So there are basically two types of ads. The cold ads wherein you're trying to find new prospects for your products. But the retargeting ads are the ones... Basically, there is some brand familiarity that's already established.
And there is science and research that shows that people who've had an interaction with you are more likely to purchase from you.
So retargeting essentially is advertising to people who've interacted with you in the past. And specifically on Facebook, retargeting happens using the pixel data.
So once you've installed the Pixel on your website, which we've discussed, everybody who's in your Pixel, or who's come to your website, and Facebook's recorded their activity on your website, --and that's what I mean by saying that in your pixel-- those people you could show ads.
That form of retargeting... That form of advertising is called retargeting. And it allows you to remain top of mind for advertisers. For the buyers. Sorry about that.
Now, there are a bunch of ways where you can use this very effectively. Tactically speaking, it's the best way to recover abandoned carts.
Has somebody put products in the cart, but they didn't check out or purchase them for one reason or another? A great way to reach them is when they're browsing around Instagram.
And that's the perfect time to get back to them. "Hey, man, you forgot something at the cart." It's also a great tool to get back to your audience when you've launched a new product.
Let's say somebody came to your store. They saw some products. And if they purchased or not, it doesn't matter.
It's January. You're launching a new line, you launched 5 new products. Maybe it's t-shirts that you designed, either five new additions.
It's a great way to get back to those people and announce that new product launch. That's the basics. Let's get into specifics that you have in mind?
Yeah, let's talk about dynamic product retargeting.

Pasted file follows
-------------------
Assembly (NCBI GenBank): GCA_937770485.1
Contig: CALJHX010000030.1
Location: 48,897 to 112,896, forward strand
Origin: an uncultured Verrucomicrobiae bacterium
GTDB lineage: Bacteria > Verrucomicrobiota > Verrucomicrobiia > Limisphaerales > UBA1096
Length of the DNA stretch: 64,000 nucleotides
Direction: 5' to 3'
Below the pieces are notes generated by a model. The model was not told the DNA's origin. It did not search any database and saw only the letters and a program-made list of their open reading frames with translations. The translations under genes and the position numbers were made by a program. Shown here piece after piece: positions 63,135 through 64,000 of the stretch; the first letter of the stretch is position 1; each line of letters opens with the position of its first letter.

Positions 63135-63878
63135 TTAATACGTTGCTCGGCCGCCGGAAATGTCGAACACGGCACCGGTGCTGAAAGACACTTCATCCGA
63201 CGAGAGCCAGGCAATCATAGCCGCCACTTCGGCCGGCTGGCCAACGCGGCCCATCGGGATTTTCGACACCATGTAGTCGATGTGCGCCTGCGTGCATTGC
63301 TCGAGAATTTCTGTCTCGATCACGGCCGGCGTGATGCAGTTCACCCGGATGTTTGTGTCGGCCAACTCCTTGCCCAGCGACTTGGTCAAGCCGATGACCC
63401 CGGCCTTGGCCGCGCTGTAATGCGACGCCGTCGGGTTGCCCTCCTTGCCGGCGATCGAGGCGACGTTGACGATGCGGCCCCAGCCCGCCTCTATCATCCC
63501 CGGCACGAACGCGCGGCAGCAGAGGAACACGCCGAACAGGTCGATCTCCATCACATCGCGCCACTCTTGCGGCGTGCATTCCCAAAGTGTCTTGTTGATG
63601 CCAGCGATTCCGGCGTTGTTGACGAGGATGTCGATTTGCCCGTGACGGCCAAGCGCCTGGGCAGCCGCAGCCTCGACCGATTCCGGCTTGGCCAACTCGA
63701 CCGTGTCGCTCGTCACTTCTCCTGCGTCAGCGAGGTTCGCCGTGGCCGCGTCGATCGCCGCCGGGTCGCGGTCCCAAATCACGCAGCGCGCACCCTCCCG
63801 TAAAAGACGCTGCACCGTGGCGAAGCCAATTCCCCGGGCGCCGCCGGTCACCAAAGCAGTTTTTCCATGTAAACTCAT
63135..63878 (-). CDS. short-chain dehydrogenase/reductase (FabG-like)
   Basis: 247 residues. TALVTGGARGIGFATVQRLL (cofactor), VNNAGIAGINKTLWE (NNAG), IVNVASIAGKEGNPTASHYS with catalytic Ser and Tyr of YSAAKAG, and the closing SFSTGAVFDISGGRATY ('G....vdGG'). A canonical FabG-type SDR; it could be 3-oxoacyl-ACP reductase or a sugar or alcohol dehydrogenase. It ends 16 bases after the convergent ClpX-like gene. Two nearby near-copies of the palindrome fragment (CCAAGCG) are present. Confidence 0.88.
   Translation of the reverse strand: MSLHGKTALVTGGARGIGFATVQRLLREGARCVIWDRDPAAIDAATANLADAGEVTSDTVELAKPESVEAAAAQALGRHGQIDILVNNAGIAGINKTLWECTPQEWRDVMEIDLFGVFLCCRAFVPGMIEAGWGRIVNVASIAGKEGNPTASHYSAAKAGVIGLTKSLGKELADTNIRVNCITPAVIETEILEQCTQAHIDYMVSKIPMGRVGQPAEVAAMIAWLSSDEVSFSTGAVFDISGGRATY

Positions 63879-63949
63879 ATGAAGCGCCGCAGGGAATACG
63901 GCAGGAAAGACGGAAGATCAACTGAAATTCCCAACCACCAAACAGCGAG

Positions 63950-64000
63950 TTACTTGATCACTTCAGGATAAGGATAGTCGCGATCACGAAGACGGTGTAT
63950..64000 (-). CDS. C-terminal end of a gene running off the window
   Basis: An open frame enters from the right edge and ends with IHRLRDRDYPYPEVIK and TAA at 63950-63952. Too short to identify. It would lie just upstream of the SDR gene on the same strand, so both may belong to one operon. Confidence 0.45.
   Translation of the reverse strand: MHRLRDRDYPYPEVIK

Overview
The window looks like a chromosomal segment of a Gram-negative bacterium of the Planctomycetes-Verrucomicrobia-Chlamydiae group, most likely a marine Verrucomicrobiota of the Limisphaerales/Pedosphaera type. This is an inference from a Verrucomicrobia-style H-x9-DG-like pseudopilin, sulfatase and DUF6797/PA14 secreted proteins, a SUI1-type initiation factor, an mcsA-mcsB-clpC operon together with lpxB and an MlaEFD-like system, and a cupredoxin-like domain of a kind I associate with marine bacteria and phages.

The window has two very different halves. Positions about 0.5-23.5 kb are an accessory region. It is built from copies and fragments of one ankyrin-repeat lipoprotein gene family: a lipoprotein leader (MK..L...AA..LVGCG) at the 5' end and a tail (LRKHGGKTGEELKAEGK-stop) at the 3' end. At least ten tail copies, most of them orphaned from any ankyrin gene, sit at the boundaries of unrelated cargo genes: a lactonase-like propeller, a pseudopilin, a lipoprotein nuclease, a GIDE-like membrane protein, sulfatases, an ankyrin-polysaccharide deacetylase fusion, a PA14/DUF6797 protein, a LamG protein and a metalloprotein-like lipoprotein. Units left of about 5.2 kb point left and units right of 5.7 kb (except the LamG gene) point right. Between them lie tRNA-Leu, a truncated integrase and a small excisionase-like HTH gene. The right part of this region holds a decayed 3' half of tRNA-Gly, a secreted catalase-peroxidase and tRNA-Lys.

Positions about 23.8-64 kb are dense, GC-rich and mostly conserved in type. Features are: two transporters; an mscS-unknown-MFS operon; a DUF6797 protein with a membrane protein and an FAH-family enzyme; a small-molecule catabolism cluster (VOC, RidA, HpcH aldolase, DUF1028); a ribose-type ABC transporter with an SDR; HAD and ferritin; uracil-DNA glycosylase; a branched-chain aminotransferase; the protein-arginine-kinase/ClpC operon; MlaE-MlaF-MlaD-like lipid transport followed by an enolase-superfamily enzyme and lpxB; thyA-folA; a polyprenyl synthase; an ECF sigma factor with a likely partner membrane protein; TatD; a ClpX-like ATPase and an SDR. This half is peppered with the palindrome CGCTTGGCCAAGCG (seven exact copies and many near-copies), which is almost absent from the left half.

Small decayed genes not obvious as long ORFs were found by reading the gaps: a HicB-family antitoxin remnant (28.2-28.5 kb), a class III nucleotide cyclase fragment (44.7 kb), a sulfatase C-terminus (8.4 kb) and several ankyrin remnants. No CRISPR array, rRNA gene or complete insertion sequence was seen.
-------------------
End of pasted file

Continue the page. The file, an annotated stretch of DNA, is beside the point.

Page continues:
Oh yeah. Yeah. Exactly. So this is what we've discussed earlier. Let's say you saw three products on the website and left.
Now, Facebook shows you those three products, again in your newsfeed and specifically the ones that you saw on the website. So that's called dynamic retargeting.
So, initially, when I come to your website you can show me anything, right? And it could be an ad of any product, whether I'm interested in it or not. But when you start showing me specific products that I've seen, that's dynamic remarketing.
And the reason it's called dynamic is that you actually don't set up an ad, you set up an ad template.
And Facebook replaces the product in the template based on the products that the user has the festivities in terms of all the various ways in which you can remarket to a user, the dynamic remarketing ads are the ones that have the highest ROI or your Return On Ad Spend (ROAS). That's the best bang for your buck, basically.
Absolutely. And it's honestly not too difficult to just jump in there. You got your catalog setup, you've got your Pixel, and all this stuff is tracking back and forth forever.
You can set up this dynamic retargeting ad, pretty simply on your own. Blueprint will walk you through it, by Facebook.
Obviously, I've done it a million times for our clients now. But the templates do have some kind of limitations.